Conflict clouds board election

in West Boynton gated community


Article Courtesy of Sun Sentinel

By Ushma Patel
Published January 21, 2005


West Boynton Elections are only days away in the gated community of Santa Cruz, and homeowner association president Frank Porta is under fire for financial problems at the 152-unit development.

The seven-member board installed Porta as president mid-year, when Shirley Powell was recalled as president but remained on the board. He promptly switched management companies without a public discussion by the homeowners' board.

Now, Porta and Powell have traded barbs over the management of their community and about each other. The community, which is west of Boynton Beach and off Lawrence Road, will elect seven board members on Thursday. The new board will then choose its officers. Porta is running again, but Powell said she has not decided whether she will run. If she does so, it will be as a write-in candidate, she said.

Powell, 45, said Porta failed to get the board's approval before switching management companies, left dangerous tree stumps around the property and let the community's grass die after lightning hit the electrical box in August, disabling the sprinkler system.

"Since he's been the new president again, he's done nothing," she said. "It doesn't take this long when someone is on top of it."

In hiring the new company, Community Association Services Inc. in Boca Raton, Porta called several board members and said three others agreed with his decision.

"The whole community wanted APM [the former company, Associated Property Management of the Palm Beaches] gone. I had enough votes to get that done," Porta said. Despite several requests by phone for comment, the owner of Associated Property Management could not be reached.

Board member Carol Gordon said she got a call and trusted Porta to make the decision. Neither Powell nor the community vice president Joe McChristian said they received a phone call.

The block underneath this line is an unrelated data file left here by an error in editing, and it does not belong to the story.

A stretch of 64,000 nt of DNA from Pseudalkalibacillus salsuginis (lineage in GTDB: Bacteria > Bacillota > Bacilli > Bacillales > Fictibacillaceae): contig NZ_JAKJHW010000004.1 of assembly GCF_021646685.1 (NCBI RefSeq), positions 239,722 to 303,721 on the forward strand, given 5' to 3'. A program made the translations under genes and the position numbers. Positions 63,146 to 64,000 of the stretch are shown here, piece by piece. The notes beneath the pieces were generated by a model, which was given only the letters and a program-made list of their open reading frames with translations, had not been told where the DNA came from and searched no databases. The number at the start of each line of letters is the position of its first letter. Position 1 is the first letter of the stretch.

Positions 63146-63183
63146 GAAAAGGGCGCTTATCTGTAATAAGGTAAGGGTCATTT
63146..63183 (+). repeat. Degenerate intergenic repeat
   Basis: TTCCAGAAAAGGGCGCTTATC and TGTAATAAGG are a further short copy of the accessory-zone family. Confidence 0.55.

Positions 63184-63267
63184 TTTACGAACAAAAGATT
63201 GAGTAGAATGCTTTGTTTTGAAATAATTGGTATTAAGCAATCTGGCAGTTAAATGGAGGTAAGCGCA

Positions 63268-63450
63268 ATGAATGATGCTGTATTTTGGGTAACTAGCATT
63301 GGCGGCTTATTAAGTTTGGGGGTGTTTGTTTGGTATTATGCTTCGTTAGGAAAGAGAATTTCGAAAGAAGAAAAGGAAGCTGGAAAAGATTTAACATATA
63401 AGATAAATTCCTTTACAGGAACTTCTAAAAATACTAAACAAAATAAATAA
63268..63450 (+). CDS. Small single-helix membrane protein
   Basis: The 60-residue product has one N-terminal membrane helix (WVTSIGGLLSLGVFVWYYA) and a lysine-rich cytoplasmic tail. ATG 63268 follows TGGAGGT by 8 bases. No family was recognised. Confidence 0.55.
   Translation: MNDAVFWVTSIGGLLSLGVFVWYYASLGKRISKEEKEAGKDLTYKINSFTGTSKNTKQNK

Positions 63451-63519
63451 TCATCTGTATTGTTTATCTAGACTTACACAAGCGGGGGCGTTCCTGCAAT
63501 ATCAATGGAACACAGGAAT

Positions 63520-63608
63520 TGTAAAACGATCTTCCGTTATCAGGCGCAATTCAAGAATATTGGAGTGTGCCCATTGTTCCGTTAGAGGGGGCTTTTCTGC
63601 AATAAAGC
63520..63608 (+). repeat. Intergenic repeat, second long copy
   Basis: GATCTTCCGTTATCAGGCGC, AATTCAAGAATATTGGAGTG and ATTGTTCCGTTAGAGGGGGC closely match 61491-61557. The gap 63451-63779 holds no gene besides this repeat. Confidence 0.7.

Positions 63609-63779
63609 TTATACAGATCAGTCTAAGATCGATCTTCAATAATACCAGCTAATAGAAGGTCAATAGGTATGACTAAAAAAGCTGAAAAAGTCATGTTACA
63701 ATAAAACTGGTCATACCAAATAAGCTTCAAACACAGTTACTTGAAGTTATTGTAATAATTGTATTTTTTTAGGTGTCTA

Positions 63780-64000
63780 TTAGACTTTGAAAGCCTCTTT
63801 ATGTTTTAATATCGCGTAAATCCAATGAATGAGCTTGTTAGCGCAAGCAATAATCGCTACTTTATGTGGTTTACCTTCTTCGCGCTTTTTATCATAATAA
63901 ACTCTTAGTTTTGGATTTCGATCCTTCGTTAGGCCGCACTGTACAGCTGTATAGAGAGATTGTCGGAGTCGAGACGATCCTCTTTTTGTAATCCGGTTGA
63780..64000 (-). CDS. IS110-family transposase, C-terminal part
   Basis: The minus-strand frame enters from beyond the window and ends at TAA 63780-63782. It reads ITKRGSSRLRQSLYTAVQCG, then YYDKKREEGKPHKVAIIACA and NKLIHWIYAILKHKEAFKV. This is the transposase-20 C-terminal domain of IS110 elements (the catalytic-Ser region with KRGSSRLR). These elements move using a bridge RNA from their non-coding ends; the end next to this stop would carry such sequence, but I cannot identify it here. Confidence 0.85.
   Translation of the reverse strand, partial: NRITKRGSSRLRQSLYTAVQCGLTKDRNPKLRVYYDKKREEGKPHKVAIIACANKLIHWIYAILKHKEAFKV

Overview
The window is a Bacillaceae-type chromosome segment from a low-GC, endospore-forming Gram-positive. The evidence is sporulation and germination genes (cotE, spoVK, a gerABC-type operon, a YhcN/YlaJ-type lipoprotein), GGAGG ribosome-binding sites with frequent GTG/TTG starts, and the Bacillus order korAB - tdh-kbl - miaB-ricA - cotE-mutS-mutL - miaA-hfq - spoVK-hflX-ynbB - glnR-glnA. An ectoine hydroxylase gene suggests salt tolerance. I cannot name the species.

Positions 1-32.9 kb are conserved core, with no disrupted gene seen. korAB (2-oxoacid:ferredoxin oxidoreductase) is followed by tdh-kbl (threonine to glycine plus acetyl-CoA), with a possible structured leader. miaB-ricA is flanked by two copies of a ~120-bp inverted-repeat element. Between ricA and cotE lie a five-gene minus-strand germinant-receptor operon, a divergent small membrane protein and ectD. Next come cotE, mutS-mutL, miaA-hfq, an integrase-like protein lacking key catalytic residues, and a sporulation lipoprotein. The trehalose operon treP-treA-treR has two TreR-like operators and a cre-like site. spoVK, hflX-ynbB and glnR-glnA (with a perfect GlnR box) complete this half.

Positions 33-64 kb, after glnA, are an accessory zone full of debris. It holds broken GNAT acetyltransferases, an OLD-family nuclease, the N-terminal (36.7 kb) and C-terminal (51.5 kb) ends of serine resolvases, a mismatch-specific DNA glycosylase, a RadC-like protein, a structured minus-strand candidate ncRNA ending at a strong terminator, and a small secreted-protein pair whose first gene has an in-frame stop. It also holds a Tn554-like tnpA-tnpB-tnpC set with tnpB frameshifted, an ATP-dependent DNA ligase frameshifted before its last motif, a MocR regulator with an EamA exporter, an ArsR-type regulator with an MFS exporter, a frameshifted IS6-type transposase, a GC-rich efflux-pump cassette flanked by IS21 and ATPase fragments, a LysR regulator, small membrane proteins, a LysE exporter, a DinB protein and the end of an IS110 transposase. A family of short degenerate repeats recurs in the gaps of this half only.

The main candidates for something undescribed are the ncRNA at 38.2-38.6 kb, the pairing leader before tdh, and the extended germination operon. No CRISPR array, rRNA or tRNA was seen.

David St. John, a lawyer who represents more than 700 associations, said Porta's actions were unusual but not criminal. In his 20 years of community association law, he's never heard of a board that did not approve hiring a management company.

"Some associations do have very strong presidents. If they act responsibly, the boards give them a lot of freedom," he said.

But "at any time, the board can limit the president's authority in any way it wants to. ... The board is always in charge. That's something that people forget."

Porta said Powell was uninformed and had hired cheap, ineffective contractors that he was replacing. In addition, he said money, materials and contractors were in short supply after the hurricanes.

"She doesn't know what's going on in the community. When she does come out, she walks her dog and makes an inspection and makes frivolous complaints," he said.

Residents and outsiders say the conflict is personal, but the problems are real.

At the entrance off Lawrence Road, part of the gazebo-like structure broken during the hurricanes was in the median in mid-December. Trees cut off at 3 feet or leaning at 45-degree angles were plentiful. Much of the grass was brown and crisp.

Resident Betty Todisco said the buildings have not been pressure washed or painted in the eight years since their construction, even though the board raised maintenance fees at the end of 2003 to do so.

"I have no argument with the assessment, but they got the [increase] with the understanding that things were supposed to be done and they're not," Todisco, 65, said. "The board as a whole should be working on this. One person shouldn't be responsible."

Even if the presidents had wanted to improve the community's appearance, they would not have been able to afford it with the $145 monthly fees.

"You have a community with very low maintenance fees," property manager Patrick Garcia said. "It's a community where it will get worked out, but it's going to take time and money."